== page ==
PowerWash Simulator Review
Developed byFuturLab, PowerWash Simulator uses the “simulator” title loosely. With no time limits, no resource management, or worrying about water supply, the game is designed to be a cathartic release. Players pick the level they wish to clean and simply go ahead cleaning it. It can be a fantastically zen-like experience watching the dirt, dust, and grime wash away. There are, however, a few minor grievances that can break the hypnotic spell of an otherwise deliciously satisfying game.
PowerWash Simulator does, in fact, have a story. You’ll start out cleaning up an old van to begin your power washing business. As you complete jobs, citizens around town will text you asking for your help with their latest messy problem. It’s great, but its also delivered in such a way it’s easy to overlook entirely. Texts pop up from folks looking for help at the side of the screen. They mention their job briefly, the message disappears, and you go back to cleaning. At the end of your current job, you’ll see which tasks are available and pick one. It’s so simple you forget there was an entire plot as to why you are doing this job.
There is no voice acting, no cut scenes, and nothing to draw your attention to the story and make you listen. You might come to PowerWash Simulator for the express purpose of not having a story, but it seems strange to make it so easy to miss. The core gameplay is where it shines. The details and vivid colors that lurk beneath all that muck really pop. The water blasting out of the nozzle looks great, and the effects of cleaning the multitude of surfaces are far too satisfying to watch. Each part of a stage is broken down into segments (gutters, posts, paths, etc) and completing one segment delivers a satisfying ding of a job well done. Some stages take multiple hours to complete, and yet I still found myself with “just one more stage” more times than I care to admit.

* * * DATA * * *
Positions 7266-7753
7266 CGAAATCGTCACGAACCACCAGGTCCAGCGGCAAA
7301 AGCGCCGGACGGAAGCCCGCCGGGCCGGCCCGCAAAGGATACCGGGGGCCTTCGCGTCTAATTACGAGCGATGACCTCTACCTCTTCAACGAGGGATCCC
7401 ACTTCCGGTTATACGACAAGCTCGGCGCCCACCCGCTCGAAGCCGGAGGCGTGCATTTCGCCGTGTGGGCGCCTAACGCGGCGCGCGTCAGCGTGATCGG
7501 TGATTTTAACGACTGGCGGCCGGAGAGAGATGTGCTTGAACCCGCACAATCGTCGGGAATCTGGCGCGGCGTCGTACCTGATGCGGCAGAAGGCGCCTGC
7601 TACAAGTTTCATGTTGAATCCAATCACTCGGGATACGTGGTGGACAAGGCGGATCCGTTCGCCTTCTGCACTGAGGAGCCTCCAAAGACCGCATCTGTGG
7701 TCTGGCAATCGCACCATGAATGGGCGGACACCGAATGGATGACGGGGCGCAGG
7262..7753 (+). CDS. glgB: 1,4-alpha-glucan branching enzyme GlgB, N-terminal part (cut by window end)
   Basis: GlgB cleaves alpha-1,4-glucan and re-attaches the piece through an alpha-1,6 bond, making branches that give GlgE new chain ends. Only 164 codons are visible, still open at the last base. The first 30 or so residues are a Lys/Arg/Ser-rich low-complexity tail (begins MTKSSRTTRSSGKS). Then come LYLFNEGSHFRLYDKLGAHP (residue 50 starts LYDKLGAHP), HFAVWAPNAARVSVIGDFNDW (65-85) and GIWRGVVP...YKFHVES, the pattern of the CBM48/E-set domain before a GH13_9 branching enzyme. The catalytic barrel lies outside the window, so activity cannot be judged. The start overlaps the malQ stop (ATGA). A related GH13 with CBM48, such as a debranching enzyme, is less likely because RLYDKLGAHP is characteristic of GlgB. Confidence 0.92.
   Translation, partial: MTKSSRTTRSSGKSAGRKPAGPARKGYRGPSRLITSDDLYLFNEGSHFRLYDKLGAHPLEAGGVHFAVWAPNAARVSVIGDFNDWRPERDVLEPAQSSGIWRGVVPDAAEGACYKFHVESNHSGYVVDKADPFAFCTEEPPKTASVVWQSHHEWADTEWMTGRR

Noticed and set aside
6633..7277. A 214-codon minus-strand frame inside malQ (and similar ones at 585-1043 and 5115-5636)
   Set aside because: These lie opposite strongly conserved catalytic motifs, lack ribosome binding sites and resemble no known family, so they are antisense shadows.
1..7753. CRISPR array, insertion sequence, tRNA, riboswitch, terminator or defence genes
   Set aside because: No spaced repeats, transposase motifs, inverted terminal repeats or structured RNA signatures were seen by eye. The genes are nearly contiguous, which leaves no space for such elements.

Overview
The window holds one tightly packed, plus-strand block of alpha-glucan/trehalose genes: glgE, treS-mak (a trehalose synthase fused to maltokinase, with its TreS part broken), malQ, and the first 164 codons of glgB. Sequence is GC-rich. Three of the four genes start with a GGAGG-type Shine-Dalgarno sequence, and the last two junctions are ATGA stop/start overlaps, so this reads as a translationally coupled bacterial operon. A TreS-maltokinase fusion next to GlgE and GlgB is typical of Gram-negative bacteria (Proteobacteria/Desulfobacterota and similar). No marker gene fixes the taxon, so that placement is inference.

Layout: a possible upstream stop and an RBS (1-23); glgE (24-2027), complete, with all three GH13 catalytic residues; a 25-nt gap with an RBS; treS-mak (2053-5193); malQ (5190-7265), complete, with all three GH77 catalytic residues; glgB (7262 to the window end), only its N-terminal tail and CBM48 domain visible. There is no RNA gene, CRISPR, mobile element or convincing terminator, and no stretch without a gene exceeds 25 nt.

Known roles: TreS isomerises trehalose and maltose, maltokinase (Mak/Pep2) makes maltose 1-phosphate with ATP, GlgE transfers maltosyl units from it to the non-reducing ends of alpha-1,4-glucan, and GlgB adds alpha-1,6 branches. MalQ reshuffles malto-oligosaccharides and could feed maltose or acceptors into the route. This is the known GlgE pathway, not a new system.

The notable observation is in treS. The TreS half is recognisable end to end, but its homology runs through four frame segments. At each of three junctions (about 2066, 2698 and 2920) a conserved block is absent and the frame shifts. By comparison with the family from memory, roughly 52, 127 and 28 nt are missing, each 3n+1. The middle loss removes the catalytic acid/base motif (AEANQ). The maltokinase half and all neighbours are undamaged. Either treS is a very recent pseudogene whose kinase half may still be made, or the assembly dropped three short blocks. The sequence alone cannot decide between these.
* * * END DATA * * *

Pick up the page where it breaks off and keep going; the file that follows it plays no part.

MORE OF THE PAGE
PowerWash Simulator Makes Cleaning Fun and Carefree
The powerwasher itself has multiple attachments for different stream widths and pressures. In the early stages, you’ll experiment with what you like, but the more you progress you’ll discover which is best for what sticky situation lay ahead. While I did oddly find one to be my favorite, I enjoyed the slight level of strategy in swapping between nozzles for different tasks and wand lengths for distances. It adds just enough variable gameplay to keep you thinking without having to stress. You’ll even earn money to buy new, more powerful power washers, attachments, clothing, and soaps.
Soap is great for softening up a large area of a particularly tricky job. I initially tested it out on a simple surface, but after dealing with a few vehicles I quickly realized the best place for suds is the cars for those minute – and infuriating – details. When cleaning large areas like a path or the side of a house, PowerWash Simulator will automatically complete the task after a certain percentage has been cleaned. It may be a high percentage, but it clears away the last little bits of gunk for you, and is a helpful inclusion to keep the player moving to the next segment. Baffling, then, that the same doesn’t seem to be applied to some of the tricker, smaller tasks.